Yesterday I was re-reading this-blog commenter 'Lucinda's excellent 2015 article from the Mormon Blog - Millenial Star. I certainly agree with the substance of what Lucinda says, but I noticed that there was a 'hang-up' in the comments about nomenclature.
For example, disputes about about the 'real meaning of Patriarchy; or (elsewhere) I have seem 'complementary' used as a synonym for 'de facto feminism'. I don't intend to quibble over this - but will make my meaning of these and other terms clear, as we proceed.
My general stance is that there was a long history of Patriarchy in human society, but around about 1800 there was a change in Western human consciousness (or human instincts) concerning the ideal way that men and women ought to relate - particularly in marriage.
This was a part of the Romantic movement in thought - and I regard Joseph Smith and the Latter Day Saints (beginning with the production of the Book of Mormon and the formation of what became the CJCLDS in 1830) as part of this Romantic movement.
My belief is that this Romantic movement in thought ought to have led to a new kind of dyadic (or complementary - in the original sense of that word) relationship between men and women. Mormonism bases this upon the solid metaphysical assumption that men and women are incomplete parts of the 'whole' human being; and that the divine ideal of the complete (i.e. fully divine) Man is a 'celestial' (i.e. dyadic and eternal) marriage of a man and woman.
This divine idea, then, ought to be reflected in our earthly ideals. However this has not yet happened.
In mainstream secular Western culture, we have instead had materialistic feminism; which is an incoherent, Leftist (hence destructive, evil motivated) perversion of the truth of the underlying spiritual ideal. Yes, we had the impulse for a New relation between men and women; but No - not feminism - which foments perpetual resentment and (even pragmatically) simply does not work. So not feminism - then what?
What of Mormonism? My interpretation is that Mormonism was diverted by adverse circumstances first briefly into polygamy under Joseph Smith (multiple spiritual, not physical, spouses for men and women - intended to bind the Saints into a single extended family); then (under Brigham Young) into several decades of Patriarchal polygyny (plural wives for the senior Mormons) - and from about 1900 the current pattern of an ideal of eternal monogamy.
Current Mormonism is regarded as highly 'Patriarchal' by comparison with current secular norms; especially because only men are priests and there is an ideal of men as leading the household and women being mothers and homemakers. But spiritually there is a strong element of dyadic complementarity to Mormonism, which is evident by comparison with Conservative Evangelicals.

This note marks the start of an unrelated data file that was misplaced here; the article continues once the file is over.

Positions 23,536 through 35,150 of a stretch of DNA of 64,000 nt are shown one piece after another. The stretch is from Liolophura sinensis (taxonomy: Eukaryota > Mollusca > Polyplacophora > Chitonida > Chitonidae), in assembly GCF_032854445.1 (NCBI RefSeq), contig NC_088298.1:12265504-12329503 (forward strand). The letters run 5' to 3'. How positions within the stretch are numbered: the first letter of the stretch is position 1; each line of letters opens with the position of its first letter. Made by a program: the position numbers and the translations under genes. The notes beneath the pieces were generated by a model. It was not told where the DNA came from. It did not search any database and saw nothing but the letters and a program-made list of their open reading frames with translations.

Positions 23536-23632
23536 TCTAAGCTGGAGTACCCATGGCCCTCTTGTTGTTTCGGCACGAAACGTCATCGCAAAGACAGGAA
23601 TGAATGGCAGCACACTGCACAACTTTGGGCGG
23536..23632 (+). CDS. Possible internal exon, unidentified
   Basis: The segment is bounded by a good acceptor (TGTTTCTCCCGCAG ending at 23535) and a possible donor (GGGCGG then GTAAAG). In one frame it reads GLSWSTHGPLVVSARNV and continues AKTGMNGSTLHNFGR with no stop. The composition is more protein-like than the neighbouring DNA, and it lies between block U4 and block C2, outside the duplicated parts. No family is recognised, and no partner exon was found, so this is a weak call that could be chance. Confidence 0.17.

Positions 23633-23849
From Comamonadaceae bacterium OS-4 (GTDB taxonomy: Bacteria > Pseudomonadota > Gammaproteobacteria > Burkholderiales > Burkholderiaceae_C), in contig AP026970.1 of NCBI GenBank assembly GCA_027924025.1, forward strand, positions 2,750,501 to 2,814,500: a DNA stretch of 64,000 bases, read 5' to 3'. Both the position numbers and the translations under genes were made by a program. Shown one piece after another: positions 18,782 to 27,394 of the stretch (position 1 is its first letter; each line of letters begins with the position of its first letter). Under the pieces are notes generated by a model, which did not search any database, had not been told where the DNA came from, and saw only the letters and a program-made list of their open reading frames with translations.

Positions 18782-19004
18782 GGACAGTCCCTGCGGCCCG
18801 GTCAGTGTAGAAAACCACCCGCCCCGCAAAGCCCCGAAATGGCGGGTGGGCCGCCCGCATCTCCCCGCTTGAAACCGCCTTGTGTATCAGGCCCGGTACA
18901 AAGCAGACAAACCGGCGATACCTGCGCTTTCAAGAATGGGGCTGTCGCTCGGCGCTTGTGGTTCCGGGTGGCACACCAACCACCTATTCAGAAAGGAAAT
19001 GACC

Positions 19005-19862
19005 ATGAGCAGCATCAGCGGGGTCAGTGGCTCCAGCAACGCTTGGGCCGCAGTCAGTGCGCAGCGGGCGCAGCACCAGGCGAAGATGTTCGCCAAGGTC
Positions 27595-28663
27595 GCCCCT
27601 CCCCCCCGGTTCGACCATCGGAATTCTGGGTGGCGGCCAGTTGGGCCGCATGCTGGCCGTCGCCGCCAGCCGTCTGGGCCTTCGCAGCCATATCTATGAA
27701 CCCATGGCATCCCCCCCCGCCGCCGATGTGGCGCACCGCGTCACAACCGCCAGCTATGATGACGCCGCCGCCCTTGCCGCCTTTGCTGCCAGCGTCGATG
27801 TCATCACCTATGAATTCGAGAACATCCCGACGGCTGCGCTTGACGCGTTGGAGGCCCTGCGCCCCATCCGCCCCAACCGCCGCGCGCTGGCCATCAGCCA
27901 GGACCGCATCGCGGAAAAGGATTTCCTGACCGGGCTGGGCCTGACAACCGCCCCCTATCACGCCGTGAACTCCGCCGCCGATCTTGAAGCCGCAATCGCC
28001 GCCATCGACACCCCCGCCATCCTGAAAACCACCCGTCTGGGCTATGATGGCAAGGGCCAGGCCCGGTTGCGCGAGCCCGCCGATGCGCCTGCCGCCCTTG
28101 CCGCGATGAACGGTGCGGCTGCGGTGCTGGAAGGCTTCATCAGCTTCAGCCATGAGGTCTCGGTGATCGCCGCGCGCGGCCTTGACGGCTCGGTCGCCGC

And ultimately this is related to the Evangelical concept of God as a man; while the Mormon God is a Heavenly Father and Mother. But the womens' role in the CJCLDS has always been much more important than in traditionalist mainstream Christian churches; with the Mormon Relief Society a very early feature, and a full range of 'parallel' women's organisations (and significant local, national and international positions of responsibility) within the church.
Thus, the true underlying position of Mormonism is that men and women are complementary 'partners' in their marriage. When this is made into a regulatory generalisation, into official guidance, it comes-out very much like Patriarchy; since on-average this broadly reflects the situation for the majority of men and women. If we must have 'laws' then these must be 'patriarchal' - because the feminist alternative is much worse.
But in an ideal situation, the dyad of earthly spouses would be able mutually to find their own, perhaps unique, complementary compatibility; based on their own specific natures and dispositions, and the way that an individual marriage evolves over time - with age, with fortune, how many children or their absence, with diseases and disasters etc.
In this sense, all solid and lasting marriages on earth must sometimes be complementary, when circumstances dictate; but for the Romantic view of men and women this is the ideal, not just a regrettable necessity.
Dyadic marriage, with each man and woman forging a flexible and complementary, permanent and committed, relationship, is - I believe - the proper and truly Romantic ideal for modern men and women; on earth as we hope it shall be in Heaven.